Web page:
Sunday, 19 October 2014
Friday, 10 October 2014
What makes a house a home? For me it was the last house when we were a family, before Dad left, before Dad died. Red brick council estate, anonymous on the outside, all the character behind the door. The wildlife too, with mice that nibbled our power-cut candles, and maggoty caterpillars that dangled and spun from the lace in my bedroom, a part of every view.
As a kid you don't think about money. It was a great treat when Pot Noodles were launched and we had them for our tea. The first clue that money mattered was when I got a Scalextric set for Christmas. I loved racing the cars with Dad until one of us spun out. It was gone by Easter, disappearing from the top of my wardrobe one night, taken by the anti-Santa. Mum told me we needed the money. I didn't mind. We'd all give a thousand Scalextric sets to go back in time and live one week again. Family beats racing cars in the stone, paper, scissors of life. A few years later and my dad was gone too, taken in the night.
Tuesday, 7 October 2014
A recent sign at an Aberystwyth University catering outlet.
What 3 things are wrong with the English text?
Saturday, 4 October 2014
I recommend watching this free documentary about The Pirate Bay - the power of the big media companies in collusion with governments is terrifying.
"Oh, the judge was actually part of the organisation doing the prosecution and never announced it? Never mind, we don't see any conflict of interest there."
Watch it here or download it with subtitles for free from GOG.
No surprise that Hollywood then used US copyright laws to try and silence free speech. On principle I avoid ISPs which block The Pirate Bay (I'm with GreenISP).
[An aside, added after publishing the post]: For background it's worth knowing that as well as a writer I am a librarian, so I make a living from my creative works AND am involved in making information available to all, which helps me see both sides. I think we're currently far too entrenched in restrictions (DRM, blocking, legal cases, take downs etc), and the multimedia industry are incredibly short-sighted and backwards. The loaning of a DVD is a good example, since if I lend a friend a hammer then the hammer industry could argue they are losing a sale, but they'd never get away with acting like Hollywood does. In some cases I've bought a CD/film/book only because I could pass it on to someone else when I'm bored with it (I try not to have too many possessions) - as soon as things are more restrictive then I just don't buy it and they lose out on a sale. Reminds me of when you buy a DVD and are forced to sit through 5 minutes of video clips accusing you of being a potential criminal, and you just wonder why you bothered buying it in the first place. Anyway, here's hoping for some sense in the future - I read this good news earlier today.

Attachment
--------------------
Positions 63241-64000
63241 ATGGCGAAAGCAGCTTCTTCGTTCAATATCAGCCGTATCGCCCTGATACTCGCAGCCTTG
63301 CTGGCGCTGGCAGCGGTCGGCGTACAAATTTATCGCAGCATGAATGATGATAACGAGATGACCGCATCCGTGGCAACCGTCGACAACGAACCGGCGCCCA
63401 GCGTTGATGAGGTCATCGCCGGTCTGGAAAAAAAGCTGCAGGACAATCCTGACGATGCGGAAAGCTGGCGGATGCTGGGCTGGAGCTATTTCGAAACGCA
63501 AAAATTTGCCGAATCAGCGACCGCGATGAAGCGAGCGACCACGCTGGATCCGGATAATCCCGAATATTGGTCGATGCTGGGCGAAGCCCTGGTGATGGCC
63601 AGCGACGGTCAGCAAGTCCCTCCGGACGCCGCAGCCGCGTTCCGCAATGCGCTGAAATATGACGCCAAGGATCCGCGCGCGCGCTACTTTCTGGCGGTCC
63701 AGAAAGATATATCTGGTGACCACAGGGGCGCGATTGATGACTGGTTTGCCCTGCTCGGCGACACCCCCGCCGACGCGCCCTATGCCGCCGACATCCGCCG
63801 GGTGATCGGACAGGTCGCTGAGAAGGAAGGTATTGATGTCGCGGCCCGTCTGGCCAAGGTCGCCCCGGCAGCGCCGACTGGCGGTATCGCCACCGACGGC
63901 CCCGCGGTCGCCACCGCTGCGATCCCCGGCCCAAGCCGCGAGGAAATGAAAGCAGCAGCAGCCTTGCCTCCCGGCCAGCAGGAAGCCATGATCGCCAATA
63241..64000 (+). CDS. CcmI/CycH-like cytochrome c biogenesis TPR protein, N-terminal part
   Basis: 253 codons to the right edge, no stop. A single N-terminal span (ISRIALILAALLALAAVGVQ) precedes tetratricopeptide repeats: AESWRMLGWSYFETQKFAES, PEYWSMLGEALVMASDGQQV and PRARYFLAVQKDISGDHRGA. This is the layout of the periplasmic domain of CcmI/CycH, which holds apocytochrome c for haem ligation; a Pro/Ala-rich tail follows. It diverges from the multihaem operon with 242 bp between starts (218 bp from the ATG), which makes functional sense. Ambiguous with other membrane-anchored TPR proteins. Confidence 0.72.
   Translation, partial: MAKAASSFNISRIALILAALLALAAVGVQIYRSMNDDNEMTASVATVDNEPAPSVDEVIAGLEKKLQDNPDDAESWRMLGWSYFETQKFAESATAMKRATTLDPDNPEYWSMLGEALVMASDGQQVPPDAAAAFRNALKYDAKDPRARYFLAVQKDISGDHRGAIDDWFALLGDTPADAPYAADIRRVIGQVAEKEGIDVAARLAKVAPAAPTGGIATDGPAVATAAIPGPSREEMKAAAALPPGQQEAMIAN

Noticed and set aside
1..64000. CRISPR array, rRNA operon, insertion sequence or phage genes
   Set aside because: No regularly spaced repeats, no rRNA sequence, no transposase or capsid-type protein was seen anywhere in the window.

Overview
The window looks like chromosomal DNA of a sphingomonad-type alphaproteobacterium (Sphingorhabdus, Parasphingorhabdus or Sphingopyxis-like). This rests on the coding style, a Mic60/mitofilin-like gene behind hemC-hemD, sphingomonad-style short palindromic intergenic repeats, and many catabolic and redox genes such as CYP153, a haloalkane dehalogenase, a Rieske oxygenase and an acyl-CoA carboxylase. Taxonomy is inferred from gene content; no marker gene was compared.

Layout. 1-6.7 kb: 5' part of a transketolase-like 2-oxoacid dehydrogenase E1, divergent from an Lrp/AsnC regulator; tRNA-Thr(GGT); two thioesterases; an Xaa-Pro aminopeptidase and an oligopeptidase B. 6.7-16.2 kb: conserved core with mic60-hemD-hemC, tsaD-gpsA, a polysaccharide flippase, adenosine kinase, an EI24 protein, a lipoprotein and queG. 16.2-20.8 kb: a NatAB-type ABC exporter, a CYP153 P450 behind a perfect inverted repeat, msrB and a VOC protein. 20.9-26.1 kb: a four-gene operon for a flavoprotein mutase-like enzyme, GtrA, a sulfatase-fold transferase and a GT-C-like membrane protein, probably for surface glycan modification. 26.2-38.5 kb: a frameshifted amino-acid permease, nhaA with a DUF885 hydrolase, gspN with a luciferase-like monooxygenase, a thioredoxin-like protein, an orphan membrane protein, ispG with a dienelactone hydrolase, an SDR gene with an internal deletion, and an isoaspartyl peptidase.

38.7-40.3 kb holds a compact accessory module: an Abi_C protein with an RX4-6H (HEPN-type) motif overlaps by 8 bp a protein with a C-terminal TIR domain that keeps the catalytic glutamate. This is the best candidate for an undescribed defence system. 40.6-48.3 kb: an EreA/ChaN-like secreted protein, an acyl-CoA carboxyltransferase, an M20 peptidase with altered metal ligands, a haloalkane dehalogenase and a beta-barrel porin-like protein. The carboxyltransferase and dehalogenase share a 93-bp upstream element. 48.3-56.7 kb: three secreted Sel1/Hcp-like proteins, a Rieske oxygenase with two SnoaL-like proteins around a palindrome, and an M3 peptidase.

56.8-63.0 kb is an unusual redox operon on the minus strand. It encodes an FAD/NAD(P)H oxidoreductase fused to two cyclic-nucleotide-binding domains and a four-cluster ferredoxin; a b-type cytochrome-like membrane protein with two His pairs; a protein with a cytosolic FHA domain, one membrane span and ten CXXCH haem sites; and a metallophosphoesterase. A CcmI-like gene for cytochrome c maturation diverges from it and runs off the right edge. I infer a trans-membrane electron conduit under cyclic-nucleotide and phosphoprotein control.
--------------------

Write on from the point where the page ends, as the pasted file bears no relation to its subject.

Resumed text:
Saturday, 13 September 2014
Things are not going well for this ship
I love stories in all their formats, not just books. Give me a good film and I'll be lost for two hours. Give me a good computer game and I can be lost for far longer. For that reason I sometimes avoid games that I know I'll love, particularly perma-death roguelikes. I recently gave in and tried FTL (Faster Than Light). It is a big mistake for productivity! It is one of those "Just one more game!" specials, because when you die you always feel you can do better, that it won't take long to play one more game, and suddenly you are lost again, being the captain of a small space ship on a tense race against time.